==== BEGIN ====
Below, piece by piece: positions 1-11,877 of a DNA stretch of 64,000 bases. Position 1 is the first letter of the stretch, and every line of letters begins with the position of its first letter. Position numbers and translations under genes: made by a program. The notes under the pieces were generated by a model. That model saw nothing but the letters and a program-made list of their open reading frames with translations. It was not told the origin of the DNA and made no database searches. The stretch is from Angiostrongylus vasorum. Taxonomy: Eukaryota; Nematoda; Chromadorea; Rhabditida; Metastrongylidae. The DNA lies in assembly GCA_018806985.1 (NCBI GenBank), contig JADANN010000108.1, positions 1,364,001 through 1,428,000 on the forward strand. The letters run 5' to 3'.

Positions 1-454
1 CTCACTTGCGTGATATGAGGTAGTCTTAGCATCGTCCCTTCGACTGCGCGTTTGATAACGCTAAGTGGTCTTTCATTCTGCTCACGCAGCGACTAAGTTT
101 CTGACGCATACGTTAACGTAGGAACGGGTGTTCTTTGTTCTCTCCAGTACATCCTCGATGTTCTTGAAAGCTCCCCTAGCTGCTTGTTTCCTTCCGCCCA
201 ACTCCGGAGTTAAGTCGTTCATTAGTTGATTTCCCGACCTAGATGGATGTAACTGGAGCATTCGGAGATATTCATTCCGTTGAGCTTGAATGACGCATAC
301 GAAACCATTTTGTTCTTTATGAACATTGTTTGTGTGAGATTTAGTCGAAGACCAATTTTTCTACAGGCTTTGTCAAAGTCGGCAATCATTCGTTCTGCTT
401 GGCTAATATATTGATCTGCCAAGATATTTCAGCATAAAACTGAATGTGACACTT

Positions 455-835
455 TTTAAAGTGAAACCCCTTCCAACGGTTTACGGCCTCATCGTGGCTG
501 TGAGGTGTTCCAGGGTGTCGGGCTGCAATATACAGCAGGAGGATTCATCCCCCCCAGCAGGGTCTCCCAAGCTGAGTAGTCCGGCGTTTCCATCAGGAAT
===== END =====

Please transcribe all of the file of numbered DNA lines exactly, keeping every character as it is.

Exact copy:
Below, piece by piece: positions 1-11,877 of a DNA stretch of 64,000 bases. Position 1 is the first letter of the stretch, and every line of letters begins with the position of its first letter. Position numbers and translations under genes: made by a program. The notes under the pieces were generated by a model. That model saw nothing but the letters and a program-made list of their open reading frames with translations. It was not told the origin of the DNA and made no database searches. The stretch is from Angiostrongylus vasorum. Taxonomy: Eukaryota; Nematoda; Chromadorea; Rhabditida; Metastrongylidae. The DNA lies in assembly GCA_018806985.1 (NCBI GenBank), contig JADANN010000108.1, positions 1,364,001 through 1,428,000 on the forward strand. The letters run 5' to 3'.

Positions 1-454
1 CTCACTTGCGTGATATGAGGTAGTCTTAGCATCGTCCCTTCGACTGCGCGTTTGATAACGCTAAGTGGTCTTTCATTCTGCTCACGCAGCGACTAAGTTT
101 CTGACGCATACGTTAACGTAGGAACGGGTGTTCTTTGTTCTCTCCAGTACATCCTCGATGTTCTTGAAAGCTCCCCTAGCTGCTTGTTTCCTTCCGCCCA
201 ACTCCGGAGTTAAGTCGTTCATTAGTTGATTTCCCGACCTAGATGGATGTAACTGGAGCATTCGGAGATATTCATTCCGTTGAGCTTGAATGACGCATAC
301 GAAACCATTTTGTTCTTTATGAACATTGTTTGTGTGAGATTTAGTCGAAGACCAATTTTTCTACAGGCTTTGTCAAAGTCGGCAATCATTCGTTCTGCTT
401 GGCTAATATATTGATCTGCCAAGATATTTCAGCATAAAACTGAATGTGACACTT

Positions 455-835
455 TTTAAAGTGAAACCCCTTCCAACGGTTTACGGCCTCATCGTGGCTG
501 TGAGGTGTTCCAGGGTGTCGGGCTGCAATATACAGCAGGAGGATTCATCCCCCCCAGCAGGGTCTCCCAAGCTGAGTAGTCCGGCGTTTCCATCAGGAAT